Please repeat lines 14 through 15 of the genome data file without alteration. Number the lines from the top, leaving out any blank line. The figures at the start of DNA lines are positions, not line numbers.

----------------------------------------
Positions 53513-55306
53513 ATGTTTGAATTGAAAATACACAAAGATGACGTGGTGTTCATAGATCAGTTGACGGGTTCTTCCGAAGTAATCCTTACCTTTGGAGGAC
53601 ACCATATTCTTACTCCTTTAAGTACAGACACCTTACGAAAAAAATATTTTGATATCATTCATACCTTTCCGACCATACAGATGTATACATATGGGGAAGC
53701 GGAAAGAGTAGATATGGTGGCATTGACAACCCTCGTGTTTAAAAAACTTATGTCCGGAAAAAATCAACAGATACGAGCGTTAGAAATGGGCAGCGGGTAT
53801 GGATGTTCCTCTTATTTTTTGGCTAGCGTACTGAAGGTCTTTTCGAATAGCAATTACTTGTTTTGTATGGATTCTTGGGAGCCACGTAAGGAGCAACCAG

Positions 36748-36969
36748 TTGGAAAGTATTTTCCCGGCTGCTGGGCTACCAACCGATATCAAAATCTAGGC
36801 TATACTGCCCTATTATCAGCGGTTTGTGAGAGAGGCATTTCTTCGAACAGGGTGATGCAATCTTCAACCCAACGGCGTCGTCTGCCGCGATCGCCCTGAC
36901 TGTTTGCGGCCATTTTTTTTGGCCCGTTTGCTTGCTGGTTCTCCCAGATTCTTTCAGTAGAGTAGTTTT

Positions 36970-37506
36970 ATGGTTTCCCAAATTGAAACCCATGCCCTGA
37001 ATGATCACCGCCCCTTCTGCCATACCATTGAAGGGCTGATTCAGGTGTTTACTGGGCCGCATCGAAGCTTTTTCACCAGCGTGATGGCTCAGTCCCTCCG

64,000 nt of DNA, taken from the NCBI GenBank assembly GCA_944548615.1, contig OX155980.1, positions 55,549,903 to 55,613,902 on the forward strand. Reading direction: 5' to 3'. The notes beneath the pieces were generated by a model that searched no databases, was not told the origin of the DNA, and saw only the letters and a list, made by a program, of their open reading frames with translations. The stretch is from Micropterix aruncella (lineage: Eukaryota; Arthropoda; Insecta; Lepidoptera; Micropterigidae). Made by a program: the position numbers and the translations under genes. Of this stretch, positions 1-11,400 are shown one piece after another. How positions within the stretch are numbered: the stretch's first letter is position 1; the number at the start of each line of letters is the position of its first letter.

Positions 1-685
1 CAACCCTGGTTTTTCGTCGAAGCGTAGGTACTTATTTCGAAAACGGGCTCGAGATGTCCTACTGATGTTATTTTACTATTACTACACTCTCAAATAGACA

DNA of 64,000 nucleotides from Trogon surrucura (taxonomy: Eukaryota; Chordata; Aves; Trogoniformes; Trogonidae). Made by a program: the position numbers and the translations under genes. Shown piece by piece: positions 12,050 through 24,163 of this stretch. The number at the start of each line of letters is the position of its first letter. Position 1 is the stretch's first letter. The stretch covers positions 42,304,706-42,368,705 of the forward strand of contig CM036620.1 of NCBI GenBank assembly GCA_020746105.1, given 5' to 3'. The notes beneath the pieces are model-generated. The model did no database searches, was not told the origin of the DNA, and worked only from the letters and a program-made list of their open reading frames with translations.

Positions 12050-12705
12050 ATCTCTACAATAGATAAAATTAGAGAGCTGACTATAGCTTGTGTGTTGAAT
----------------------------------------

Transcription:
Positions 1-685
1 CAACCCTGGTTTTTCGTCGAAGCGTAGGTACTTATTTCGAAAACGGGCTCGAGATGTCCTACTGATGTTATTTTACTATTACTACACTCTCAAATAGACA